•General Liability Coverage – This is your most basic insurance that most contracts will require: covers basic trip and fall. You can also add supplementary auto coverage for rented and non-owned (including employee) vehicles. If you have company vehicles, you should consider purchasing a Business Auto Policy.

•Property – Cover your computers, servers, tenant improvements. In addition, business income is added to this policy; look for coverage including business income for Denial Of Service attacks, etc.

•Directors & Officers – Insurance if you have investors or stakeholders. Directors and Officers can be held personally liable for decisions of the company, so this coverage can be crucial in securing high profile board members.

•Disability – Insurance for the owners if they are in an accident and no longer able to work.

•Key Man Life – Insurance policy in case something happens to your partner. Both partners buy life insurance policies on each other, so they can buy out the partner’s share. This way you avoid becoming partners with that person’s significant other.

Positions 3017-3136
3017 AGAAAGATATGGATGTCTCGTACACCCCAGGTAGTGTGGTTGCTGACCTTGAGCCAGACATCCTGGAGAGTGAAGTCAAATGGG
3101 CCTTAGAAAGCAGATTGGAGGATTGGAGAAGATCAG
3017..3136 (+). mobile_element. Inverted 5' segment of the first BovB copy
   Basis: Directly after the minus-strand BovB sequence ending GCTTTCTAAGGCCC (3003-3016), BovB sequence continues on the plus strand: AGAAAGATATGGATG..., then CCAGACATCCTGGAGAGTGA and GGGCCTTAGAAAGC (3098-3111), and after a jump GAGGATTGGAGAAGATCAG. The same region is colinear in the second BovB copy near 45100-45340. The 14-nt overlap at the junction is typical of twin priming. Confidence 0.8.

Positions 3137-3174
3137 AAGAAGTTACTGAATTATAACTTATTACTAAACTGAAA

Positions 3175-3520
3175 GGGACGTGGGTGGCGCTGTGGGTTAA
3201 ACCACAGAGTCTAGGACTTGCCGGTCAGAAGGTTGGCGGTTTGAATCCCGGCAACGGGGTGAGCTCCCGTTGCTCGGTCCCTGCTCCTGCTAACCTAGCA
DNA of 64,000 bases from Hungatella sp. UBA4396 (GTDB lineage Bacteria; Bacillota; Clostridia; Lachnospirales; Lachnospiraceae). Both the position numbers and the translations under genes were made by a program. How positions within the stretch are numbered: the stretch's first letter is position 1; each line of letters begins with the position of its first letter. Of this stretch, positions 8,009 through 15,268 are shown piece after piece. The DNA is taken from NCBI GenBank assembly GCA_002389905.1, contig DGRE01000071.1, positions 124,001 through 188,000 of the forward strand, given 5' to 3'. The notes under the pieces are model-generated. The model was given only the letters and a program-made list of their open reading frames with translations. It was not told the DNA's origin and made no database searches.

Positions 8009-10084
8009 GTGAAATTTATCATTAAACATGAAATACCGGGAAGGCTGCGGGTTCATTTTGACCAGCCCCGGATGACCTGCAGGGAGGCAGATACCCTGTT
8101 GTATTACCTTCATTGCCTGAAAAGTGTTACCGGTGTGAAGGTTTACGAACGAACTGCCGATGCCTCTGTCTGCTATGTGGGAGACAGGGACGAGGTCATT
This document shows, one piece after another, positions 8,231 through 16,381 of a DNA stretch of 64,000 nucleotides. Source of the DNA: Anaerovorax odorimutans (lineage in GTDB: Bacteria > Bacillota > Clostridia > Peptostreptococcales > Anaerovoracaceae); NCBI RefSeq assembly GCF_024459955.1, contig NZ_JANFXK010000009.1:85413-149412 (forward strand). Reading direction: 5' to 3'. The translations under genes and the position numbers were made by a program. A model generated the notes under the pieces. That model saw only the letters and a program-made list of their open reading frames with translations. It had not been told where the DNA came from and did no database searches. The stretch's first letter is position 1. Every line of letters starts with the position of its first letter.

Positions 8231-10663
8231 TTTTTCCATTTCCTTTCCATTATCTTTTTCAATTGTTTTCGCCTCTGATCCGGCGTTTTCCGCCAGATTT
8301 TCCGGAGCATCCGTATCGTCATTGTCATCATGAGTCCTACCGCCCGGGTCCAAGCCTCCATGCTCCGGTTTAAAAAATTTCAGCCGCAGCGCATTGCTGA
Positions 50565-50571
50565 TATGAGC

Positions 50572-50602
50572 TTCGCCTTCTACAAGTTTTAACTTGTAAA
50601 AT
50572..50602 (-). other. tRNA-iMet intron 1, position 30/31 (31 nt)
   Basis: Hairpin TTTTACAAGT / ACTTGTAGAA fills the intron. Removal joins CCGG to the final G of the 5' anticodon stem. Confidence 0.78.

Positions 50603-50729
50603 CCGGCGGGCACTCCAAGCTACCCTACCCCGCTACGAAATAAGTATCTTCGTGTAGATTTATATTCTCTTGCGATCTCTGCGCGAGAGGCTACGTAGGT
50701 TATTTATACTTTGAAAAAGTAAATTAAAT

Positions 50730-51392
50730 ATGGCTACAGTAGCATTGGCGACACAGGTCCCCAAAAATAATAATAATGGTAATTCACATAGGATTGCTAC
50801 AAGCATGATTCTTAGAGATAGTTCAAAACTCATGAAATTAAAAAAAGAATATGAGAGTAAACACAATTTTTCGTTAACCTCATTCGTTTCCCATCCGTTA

•Health Insurance – Great way to keep your employees on board and attract great talent.

•Workers’ Compensation – Mandated by California and most state laws even if you just have one part time employee. Good news is that rates for most technology workers are very inexpensive. Computer programming is the lowered filed rate in California. We currently see rates around 20 cents per $100 in payroll. 

•Employee Practices Liability – Protect yourself from employment related lawsuits: wage & hour, wrongful termination, discrimination, harassment, failure to promote, etc.

Some of these policies are offered in packages, while others are sold separately. Most large companies that you will contract with will require you to have General Liability, Technology E&O, Workers’ Compensation, and Business Auto.